The idea of an Office of Historic Preservation (OHP) began in 1953 with the establishment of the History Section of the Division of Beaches and Parks (the precursor to today’s California State Parks). Eventually, in 1975, the Office of Historic Preservation was officially established within the offices of the Director of California State Parks. The formation of the OHP was an outgrowth of the passage of the National Historic Preservation Act of 1966, which called for the creation of a state agency to implement provisions of the law, including the preparation of a comprehensive historic preservation plan and a statewide survey of historical resources. Since its inception, the responsibilities of the OHP have grown to encompass a variety of federal and state preservation laws and agencies.

The OHP is responsible for administering federally and state mandated historic preservation programs to further the identification, evaluation, registration and protection of California’s irreplaceable archaeological and historical resources under the direction of the State Historic Preservation Officer (SHPO), a gubernatorial appointee, and the State Historical Resources Commission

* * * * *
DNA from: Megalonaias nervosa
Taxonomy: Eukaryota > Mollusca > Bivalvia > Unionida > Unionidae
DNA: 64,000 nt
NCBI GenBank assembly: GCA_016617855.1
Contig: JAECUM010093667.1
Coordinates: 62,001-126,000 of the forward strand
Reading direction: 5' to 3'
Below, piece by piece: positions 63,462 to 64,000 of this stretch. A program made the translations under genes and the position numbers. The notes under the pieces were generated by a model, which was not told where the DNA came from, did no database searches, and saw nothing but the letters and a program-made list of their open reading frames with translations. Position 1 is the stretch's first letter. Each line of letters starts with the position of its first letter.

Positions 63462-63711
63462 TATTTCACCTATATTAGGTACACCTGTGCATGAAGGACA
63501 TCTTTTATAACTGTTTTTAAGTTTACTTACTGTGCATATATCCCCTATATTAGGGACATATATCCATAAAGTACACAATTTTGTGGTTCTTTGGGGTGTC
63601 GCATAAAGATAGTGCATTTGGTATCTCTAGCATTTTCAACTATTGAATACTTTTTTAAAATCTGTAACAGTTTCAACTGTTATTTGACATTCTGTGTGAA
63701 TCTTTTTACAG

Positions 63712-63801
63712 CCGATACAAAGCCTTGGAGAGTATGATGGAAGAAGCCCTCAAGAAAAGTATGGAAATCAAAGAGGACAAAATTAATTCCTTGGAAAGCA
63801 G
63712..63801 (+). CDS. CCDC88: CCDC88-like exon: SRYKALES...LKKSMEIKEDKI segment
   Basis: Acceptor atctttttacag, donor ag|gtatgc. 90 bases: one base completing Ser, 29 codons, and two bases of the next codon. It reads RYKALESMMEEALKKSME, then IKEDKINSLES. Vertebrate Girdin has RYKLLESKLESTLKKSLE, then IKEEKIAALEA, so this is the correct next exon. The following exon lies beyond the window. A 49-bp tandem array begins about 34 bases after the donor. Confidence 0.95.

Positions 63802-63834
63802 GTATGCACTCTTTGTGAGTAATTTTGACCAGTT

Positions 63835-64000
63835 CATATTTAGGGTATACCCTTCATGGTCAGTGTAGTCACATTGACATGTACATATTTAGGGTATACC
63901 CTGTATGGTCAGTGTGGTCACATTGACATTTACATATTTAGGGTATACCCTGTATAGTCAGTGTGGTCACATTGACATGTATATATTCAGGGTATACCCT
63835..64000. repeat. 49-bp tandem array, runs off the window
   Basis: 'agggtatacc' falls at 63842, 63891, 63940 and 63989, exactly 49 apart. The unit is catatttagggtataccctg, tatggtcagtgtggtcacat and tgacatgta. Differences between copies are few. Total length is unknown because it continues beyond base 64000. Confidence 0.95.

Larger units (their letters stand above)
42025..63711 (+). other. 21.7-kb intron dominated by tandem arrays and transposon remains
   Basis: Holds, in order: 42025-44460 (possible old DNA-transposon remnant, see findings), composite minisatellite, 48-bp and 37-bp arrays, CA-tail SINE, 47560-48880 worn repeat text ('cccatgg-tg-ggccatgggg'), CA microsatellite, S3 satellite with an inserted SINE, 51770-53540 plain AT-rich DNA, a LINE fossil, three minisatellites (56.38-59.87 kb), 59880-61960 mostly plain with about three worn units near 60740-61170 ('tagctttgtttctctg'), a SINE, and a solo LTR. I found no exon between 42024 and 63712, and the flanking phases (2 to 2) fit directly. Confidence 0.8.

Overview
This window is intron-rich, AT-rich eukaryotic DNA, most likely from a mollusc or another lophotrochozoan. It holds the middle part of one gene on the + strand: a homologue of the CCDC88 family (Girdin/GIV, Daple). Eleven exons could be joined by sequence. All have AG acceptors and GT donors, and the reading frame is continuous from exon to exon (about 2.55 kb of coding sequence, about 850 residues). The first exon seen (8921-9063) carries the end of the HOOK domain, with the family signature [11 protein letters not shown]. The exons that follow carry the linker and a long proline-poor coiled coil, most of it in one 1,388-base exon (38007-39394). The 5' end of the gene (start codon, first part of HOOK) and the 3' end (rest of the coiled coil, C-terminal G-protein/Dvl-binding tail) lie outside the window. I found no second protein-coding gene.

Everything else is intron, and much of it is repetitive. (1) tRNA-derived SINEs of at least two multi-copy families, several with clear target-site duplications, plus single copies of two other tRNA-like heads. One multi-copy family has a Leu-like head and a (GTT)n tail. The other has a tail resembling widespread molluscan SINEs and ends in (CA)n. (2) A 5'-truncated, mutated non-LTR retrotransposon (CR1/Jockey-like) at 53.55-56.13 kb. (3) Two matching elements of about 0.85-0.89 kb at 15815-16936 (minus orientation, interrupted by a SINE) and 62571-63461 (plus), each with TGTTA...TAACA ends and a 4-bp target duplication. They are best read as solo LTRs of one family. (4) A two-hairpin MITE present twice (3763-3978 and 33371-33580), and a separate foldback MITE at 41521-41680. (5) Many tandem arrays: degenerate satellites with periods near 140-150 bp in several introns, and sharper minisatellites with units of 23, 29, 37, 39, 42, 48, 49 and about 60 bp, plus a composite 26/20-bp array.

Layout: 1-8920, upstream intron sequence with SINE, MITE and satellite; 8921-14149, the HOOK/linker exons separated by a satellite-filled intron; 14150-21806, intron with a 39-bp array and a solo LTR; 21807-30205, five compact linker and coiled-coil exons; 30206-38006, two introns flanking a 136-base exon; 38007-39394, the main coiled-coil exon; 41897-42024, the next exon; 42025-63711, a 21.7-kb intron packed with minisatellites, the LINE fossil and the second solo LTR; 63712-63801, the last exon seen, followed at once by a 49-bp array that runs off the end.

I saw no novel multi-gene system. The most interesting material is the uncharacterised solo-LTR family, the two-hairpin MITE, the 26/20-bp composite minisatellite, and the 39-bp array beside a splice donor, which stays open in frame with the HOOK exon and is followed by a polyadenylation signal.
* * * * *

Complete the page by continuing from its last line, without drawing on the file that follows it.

Environmental Compliance: Section 106PRC 5024, and CEQA. Section 106 compliance is needed before the Army Corps can issue a permit.

OHP reviews and comments on thousands of federally sponsored projects annually pursuant to Section 106 of the National Historic Preservation Act and state programs and projects pursuant to Sections 5024 and 5024.5 of the Public Resources Code. OHP also reviews and comments on local government and state projects pursuant to the California Environmental Quality Act (CEQA) .

The purpose of OHP’s project review program is to promote the preservation of California’s heritage resources by ensuring that projects and programs carried out or sponsored by federal and state agencies comply with federal and state historic preservation laws and that projects are planned in ways that avoid any adverse effects to heritage resources. If adverse effects cannot be avoided, the OHP assists project sponsors in developing measures to minimize or mitigate such effects.

Source: OHP Mission and Responsibilities web page